Max Irons, who recently starred opposite Amanda Seyfried in Little Red Riding Hood, has a lengthy show-business pedigree that includes parents Jeremy Irons and Irish actress Sinéad Cusack, as well as grandfather Cyril Cusack. At his initial meeting, the actor, who is also a half-brother of Independent Irish TD Richard Boyd-Barrett, was ready to give up almost before he started.
“Auditioning for Andrew and Saoirse was terrifying,” says the 27-year-old. “While I was waiting, there were three guys sitting there, all looking like Greek gods. I thought, well, what’s the point, and forgot my lines about eight times. But the chemistry certainly was there with Saoirse, which felt great. “She is always spot on and perfectly informed,” he continues. “It still amazes me that she was 17 when we shot the film.
“I worked most closely with her and with William Hurt, two masters of their craft, and both were so humble, patient and generous.”
Throughout the casting process however, author Meyer was concerned that Ronan’s unforced charisma threatened to eclipse her co-stars. “But the chemistry between Max and Saoirse was just unbelievable,” she says. “He’s able to do so much without saying a word, so you will actually pay attention to him while Saoirse is in the same shot.”
Moving into sci-fi and romance will only extend Ronan’s impressive range. She’s now also played key roles in period dramas, teen movies, thrillers and action movies.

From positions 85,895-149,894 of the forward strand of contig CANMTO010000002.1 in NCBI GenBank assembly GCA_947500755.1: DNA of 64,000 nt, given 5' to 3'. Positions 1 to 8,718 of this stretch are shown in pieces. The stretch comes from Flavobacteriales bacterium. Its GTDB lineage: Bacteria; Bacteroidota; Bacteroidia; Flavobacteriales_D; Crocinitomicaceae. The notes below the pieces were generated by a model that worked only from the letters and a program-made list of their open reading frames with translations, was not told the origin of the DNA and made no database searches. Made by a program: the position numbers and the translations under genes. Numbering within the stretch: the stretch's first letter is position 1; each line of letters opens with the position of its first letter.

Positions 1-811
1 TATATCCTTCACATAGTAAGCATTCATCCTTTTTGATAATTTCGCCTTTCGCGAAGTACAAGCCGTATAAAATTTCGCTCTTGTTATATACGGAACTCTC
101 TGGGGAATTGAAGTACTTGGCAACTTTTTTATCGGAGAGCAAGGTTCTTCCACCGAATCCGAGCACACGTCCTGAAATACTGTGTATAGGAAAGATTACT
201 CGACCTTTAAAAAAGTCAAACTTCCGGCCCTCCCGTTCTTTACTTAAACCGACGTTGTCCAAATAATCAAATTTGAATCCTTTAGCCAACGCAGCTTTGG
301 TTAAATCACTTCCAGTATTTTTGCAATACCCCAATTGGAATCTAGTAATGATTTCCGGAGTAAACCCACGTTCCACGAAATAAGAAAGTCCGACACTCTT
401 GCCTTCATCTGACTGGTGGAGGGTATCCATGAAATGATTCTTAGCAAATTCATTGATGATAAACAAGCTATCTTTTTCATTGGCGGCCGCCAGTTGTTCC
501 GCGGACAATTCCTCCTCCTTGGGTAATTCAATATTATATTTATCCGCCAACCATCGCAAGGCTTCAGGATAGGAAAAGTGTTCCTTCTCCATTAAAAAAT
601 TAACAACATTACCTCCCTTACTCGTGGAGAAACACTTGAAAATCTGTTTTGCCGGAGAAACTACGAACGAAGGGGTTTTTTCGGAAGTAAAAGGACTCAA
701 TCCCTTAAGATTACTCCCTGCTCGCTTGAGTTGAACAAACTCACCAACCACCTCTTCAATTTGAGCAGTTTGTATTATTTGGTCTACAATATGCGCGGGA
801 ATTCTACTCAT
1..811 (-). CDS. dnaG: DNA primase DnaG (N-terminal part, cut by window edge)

Next up, she’ll be seen as a vampire in Neil Jordan’s Byzantium, while she’s just finished filming on quirky indie director Wes Anderson’s Grand Budapest Hotel opposite Ralph Fiennes and Bill Murray. It’s a role she’s keenly excited about. “I’m doing an Irish accent for my character,” she revealed. “Wes just decided to let me, and I’m really chuffed. It’s actually the first time I’ve ever used an Irish accent in a film.”
Anderson’s opus will be followed by a role in How To Catch a Monster, which will be written and directed by Ryan Gosling, which she predicts will be “experimental” and begins shooting in May.
“I think Ryan is going to be very supportive as a director, just because he’s an actor as well and he gets it,” she said last week. “From what he’s been telling me about the approach he wants to take, he wants us to really discover these characters ourselves and use our imaginations to create these characters. “He’s already written great characters on the page, but he wants us to develop those even more as people. I like that he’s put so much trust in his actors to do that. I think it’ll be really fun and really cool.”
If the past five years in Ronan’s life have been exciting and fun to watch, the next five look even more so.
The Host is out now in cinemas nationwide.